Director-General urges investigation into murder of television owner and broadcaster Reynaldo Paz Mayes in Honduras

The Director-General of UNESCO, Irina Bokova, today denounced the killing of broadcaster Reynaldo Paz Mayes in the Honduran city of Comayagua on 15 December. Ms Bokova also called for a thorough investigation into the case.

“I condemn the murder of Reynaldo Paz Mayes,” the Director-General said. “The authorities must investigate this crime, establish its motives, and bring its perpetrators to justice. This is important for all members of Honduran society who, like people everywhere, require free, diverse and independent media to make well informed decisions.”

Reynaldo Paz Meyes, the founder of a small local television channel, RPM TV Canal 28, was shot dead while exercising in an outdoor sport complex on Monday. Paz Meyes, who also hosted news programmes on his television channel, was reported to have received anonymous death threats over a long period of time.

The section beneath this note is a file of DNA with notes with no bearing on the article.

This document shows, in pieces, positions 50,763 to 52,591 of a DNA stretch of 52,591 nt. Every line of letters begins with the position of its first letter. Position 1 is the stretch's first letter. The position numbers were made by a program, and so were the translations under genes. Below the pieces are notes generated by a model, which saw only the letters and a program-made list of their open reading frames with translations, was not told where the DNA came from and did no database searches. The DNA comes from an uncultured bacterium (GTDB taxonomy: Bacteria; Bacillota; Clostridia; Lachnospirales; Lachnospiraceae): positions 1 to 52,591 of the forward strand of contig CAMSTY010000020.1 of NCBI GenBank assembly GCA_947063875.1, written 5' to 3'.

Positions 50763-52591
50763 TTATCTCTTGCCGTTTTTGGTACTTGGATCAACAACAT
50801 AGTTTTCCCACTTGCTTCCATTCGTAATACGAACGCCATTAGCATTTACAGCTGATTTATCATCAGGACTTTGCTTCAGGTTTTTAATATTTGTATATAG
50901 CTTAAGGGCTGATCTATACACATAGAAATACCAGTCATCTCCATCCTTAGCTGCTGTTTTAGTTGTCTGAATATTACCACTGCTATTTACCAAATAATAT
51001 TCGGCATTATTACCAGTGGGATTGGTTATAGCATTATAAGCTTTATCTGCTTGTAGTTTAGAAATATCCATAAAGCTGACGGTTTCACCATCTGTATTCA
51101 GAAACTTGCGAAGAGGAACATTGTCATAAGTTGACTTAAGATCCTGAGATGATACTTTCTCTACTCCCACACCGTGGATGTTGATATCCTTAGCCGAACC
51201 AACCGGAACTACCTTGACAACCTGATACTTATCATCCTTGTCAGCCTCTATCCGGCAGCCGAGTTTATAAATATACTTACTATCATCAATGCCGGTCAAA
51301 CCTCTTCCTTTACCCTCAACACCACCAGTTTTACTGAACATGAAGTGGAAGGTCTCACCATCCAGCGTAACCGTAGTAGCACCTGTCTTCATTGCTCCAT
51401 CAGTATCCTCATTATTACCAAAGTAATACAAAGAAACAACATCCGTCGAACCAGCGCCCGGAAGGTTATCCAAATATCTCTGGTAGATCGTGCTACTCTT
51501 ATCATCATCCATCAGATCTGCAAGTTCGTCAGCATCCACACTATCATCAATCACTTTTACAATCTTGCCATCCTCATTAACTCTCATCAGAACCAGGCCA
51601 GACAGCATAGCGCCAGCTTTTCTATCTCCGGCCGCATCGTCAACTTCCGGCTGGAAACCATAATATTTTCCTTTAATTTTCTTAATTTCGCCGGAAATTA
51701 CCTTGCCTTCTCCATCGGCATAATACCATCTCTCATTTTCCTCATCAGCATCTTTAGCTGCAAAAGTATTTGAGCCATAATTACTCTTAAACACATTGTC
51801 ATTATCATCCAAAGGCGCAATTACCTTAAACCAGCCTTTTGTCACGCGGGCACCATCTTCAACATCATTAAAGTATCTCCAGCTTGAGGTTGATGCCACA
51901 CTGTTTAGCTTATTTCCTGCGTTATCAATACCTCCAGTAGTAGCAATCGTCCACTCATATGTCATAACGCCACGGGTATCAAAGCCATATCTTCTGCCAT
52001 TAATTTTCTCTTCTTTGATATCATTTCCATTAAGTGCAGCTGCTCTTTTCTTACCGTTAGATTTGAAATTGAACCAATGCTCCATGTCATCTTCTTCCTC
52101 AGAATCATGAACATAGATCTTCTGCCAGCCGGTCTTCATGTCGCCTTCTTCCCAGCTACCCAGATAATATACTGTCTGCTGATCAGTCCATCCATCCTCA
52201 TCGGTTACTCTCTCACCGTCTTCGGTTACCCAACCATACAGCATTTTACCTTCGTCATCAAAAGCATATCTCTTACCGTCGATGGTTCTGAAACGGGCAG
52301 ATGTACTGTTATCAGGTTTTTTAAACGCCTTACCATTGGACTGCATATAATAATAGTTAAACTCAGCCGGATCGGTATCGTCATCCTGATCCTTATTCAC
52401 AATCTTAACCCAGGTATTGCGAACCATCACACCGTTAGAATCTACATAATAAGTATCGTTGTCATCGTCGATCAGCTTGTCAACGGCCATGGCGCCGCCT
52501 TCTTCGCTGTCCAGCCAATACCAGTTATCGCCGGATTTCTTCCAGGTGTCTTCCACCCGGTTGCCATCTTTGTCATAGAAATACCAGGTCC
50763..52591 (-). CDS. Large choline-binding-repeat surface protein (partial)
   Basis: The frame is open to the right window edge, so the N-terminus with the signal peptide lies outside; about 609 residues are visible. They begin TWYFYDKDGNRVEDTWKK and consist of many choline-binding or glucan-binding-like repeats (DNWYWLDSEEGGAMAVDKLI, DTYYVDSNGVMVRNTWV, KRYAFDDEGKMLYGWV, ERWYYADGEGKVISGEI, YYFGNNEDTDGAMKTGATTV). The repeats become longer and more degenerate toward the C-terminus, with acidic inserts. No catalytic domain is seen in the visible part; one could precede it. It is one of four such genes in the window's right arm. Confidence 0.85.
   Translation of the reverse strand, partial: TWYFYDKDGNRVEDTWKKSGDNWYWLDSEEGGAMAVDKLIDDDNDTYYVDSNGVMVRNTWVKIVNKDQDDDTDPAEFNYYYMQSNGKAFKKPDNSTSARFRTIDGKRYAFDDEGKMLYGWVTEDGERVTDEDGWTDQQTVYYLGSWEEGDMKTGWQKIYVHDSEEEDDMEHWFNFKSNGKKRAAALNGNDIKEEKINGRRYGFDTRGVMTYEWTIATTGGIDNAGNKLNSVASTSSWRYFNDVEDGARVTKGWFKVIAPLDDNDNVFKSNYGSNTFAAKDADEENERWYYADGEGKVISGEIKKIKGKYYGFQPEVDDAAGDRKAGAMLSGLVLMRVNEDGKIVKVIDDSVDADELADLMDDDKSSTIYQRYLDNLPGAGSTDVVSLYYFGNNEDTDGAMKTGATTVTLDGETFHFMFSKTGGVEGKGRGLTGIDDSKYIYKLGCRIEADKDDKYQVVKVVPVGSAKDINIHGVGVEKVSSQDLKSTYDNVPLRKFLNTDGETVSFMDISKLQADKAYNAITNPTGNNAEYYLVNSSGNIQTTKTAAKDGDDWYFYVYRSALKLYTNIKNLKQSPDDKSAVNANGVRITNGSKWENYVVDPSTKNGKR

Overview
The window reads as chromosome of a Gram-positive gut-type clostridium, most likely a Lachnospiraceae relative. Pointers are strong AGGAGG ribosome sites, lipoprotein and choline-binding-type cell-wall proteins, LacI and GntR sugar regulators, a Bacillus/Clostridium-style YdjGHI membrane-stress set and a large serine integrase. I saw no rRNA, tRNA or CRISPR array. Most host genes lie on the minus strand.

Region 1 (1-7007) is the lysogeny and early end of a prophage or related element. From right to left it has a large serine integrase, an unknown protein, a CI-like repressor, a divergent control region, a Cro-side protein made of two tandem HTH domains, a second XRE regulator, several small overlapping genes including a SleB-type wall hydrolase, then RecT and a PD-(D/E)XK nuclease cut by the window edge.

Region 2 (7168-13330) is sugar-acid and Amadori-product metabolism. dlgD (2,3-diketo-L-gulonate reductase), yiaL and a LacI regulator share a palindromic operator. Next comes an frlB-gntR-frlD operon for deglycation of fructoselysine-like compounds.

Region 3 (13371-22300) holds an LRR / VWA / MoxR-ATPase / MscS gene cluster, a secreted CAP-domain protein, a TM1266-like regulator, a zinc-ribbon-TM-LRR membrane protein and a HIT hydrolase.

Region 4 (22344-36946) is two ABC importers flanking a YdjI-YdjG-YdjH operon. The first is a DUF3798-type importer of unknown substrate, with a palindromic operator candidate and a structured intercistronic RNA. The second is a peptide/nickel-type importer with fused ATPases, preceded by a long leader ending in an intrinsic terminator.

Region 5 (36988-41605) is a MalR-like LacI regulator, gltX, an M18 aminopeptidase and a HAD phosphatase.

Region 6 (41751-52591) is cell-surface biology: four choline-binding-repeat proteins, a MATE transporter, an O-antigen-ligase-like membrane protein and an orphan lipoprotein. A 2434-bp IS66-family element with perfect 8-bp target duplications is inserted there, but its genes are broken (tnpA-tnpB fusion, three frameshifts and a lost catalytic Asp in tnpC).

The Director-General of UNESCO issues statements on the killing of media workers in line with Resolution 29 adopted by UNESCO Member States at the Organization’s General Conference of 1997, entitled “Condemnation of Violence against Journalists.” These statements are posted on a dedicated webpage, UNESCO condemns the killing of journalists.


Media contact: Sylvie Coudray, s.coudray(at),  +33 (0)1 45 68 42 12

UNESCO is the United Nations agency with a mandate to defend freedom of expression and press freedom. Article 1 of its Constitution requires the Organization to “further universal respect for justice, for the rule of law and for the human rights and fundamental freedoms which are affirmed for the peoples of the world, without distinction of race, sex, language or religion, by the Charter of the United Nations.” To realize this the Organization is requested to “collaborate in the work of advancing the mutual knowledge and understanding of peoples, through all means of mass communication and to that end recommend such international agreements as may be necessary to promote the free flow of ideas by word and image…”